Life and Death

If you’ve been reading my articles you know that I usually focus on HOW to get what you want – more money, more clients, more happiness, more time, more success of all kinds. This article is about WHAT you really want, and WHY you want it? Knowing your purpose is critical to success. This month’s topic is about taking the short cut to having a meaningful, purposeful life.

I usually get a new article out like clockwork on the 15th of each and every month but it’s been two months since my last newsletter. Why? Because my boat got rocked big time. Life plastic surgey threw me quite a curve ball. My story has relevance to us all, so this article is going to get more personal than usual.

On March 12th around the time I would have been writing the March article (which never happened) I received a call from my father letting me know I had better get myself up to Oregon right away if I wanted to say good bye to my grandma. She was dying of congestive heart failure (and old age) and the doctors gave her weeks to live. She had turned that corner where it no longer makes sense to continue aggressive and invasive procedures to preserve life, but instead to make the best of the time that she had left.

So I packed my stuff and started driving to Oregon the next day. I had only been on the road for five minutes when I received a call from my brother. My dad had just had a heart attack and was being rushed into emergency open heart surgery. Four of his veins were 90% blocked and the doctor had told my brother that he might not live through the surgery. I didn’t even get to speak with my dad before he went into surgery. I was shocked. My dad was one of the healthiest 61 year-olds I knew, eating well, and working out at the gym several times per week.

I spent the next nine hours driving up to Eugene, Oregon, praying and visualizing my dad making it through and being strong and healthy again. However, I couldn’t help but reflect on what it might mean to me if my dad (who I thought would live for at least another 10-20 years) was suddenly gone, and I didn’t even get a chance to say good bye. If forced me to reflect on what really matters most in life. More on that later.

I arrived in Eugene as my father was just waking up from triple bi-pass surgery. The surgery had gone well but he wasn’t out of the woods yet. He was still in intensive care and those first few days after open heart surgery (especially after a heart attack) are critical. I told my dad that I loved him and that lots of people loved him and we were all looking forward to him pulling through this.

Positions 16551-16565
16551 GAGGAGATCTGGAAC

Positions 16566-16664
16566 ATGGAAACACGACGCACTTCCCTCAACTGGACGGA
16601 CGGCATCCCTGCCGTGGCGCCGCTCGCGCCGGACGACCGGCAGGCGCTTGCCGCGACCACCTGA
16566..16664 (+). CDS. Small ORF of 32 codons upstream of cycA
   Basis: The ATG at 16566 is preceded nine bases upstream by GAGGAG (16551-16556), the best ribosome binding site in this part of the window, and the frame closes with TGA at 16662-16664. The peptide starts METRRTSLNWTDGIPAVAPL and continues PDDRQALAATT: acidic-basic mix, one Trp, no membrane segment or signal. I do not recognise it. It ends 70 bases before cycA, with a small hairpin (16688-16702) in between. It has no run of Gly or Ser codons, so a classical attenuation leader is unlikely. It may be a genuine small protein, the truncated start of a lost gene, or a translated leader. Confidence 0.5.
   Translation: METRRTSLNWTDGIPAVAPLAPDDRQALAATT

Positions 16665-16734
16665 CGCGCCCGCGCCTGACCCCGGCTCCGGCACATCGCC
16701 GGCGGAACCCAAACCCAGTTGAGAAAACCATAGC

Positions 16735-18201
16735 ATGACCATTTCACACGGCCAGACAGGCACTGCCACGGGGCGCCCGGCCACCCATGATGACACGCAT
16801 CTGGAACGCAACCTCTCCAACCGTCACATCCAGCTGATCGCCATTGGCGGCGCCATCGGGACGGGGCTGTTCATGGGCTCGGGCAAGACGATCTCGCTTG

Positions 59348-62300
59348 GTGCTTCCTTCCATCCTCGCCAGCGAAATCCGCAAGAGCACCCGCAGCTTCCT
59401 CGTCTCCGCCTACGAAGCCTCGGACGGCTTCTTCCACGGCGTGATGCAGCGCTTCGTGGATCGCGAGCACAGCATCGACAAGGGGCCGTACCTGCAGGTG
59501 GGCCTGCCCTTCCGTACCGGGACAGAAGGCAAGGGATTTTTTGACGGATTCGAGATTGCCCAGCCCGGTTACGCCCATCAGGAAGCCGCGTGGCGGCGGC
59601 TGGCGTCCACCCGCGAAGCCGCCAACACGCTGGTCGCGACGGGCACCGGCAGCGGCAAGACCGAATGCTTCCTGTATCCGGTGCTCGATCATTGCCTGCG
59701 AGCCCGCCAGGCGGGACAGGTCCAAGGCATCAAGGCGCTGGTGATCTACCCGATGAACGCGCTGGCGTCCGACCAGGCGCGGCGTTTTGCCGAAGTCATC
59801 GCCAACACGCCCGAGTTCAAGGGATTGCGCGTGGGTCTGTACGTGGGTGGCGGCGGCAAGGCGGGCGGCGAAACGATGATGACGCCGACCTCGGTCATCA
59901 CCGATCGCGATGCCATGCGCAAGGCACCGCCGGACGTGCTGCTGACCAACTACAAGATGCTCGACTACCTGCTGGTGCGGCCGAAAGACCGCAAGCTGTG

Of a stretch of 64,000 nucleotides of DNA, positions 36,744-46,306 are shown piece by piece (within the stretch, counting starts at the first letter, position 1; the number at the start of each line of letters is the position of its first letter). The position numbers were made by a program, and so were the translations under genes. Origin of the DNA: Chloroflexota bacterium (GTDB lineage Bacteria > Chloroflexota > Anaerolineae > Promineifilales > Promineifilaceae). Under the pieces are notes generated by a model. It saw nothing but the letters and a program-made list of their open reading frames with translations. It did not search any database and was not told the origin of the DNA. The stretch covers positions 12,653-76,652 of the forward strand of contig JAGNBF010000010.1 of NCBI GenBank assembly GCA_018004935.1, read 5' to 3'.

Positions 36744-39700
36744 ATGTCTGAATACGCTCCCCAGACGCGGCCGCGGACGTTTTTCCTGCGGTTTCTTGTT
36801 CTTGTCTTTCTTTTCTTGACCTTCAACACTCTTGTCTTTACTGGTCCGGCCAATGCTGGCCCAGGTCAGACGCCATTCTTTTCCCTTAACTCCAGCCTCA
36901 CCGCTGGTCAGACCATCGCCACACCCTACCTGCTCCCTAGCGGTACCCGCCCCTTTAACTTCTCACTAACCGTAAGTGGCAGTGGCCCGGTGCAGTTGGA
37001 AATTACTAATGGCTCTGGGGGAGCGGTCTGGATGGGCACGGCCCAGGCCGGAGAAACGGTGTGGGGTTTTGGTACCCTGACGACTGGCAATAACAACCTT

My dad had been my grandma’s primary care-taker and now that he was in intensive care, it was time for the younger generation to step in. We decided to bring her home to my dad’s so she could die in her own bed, surrounded by loved ones and comfortable surroundings.

My dad came home from the hospital a week later and now we had two patients – one we were supporting to die as peacefully and gracefully as possible, and another we were supporting to heal from surgery. I spontaneously moved to Oregon (for as long as I was needed) with my small travel bag I’d only packed for a 4-5 day trip, and so did my mom and my cousin. My brother showed up. My extended family, and friends of the family I didn’t even know, offered their support. The experience of family was so strong that I can’t even begin to tell you how blessed I feel and how much I love and appreciate them all. People brought us food, offered to run errands for us, and just came and shared their loving presence. It made all the difference in the world.

Two and one half weeks passed, and as my father started to regain his strength (he could barely make it up the stairs at first) my grandma was sleeping more and more, and eating less and less. We all spent time with her making sure she knew she was loved, and that we were going to be okay when she was gone. She passed away late on Tuesday night. We were there with her as she opened her eyes one last time and looked right into my cousin’s eyes, smiled, and took her last breath.

My grandma wasn’t afraid of death. She believed with unshakable faith that our body is merely a temporary vehicle, and the soul moves to a better place when we’re through with the body.

I’m no expert on death. This is the first time I’ve been present as a loved one passed. However, I can tell you that death is confrontive. Death can be very hard to accept. But death is beautiful. Death is sacred if you open yourself to it. It was difficult to be here and a part of me wanted to run away, but I am so grateful that I got to be with my grandma as she passed.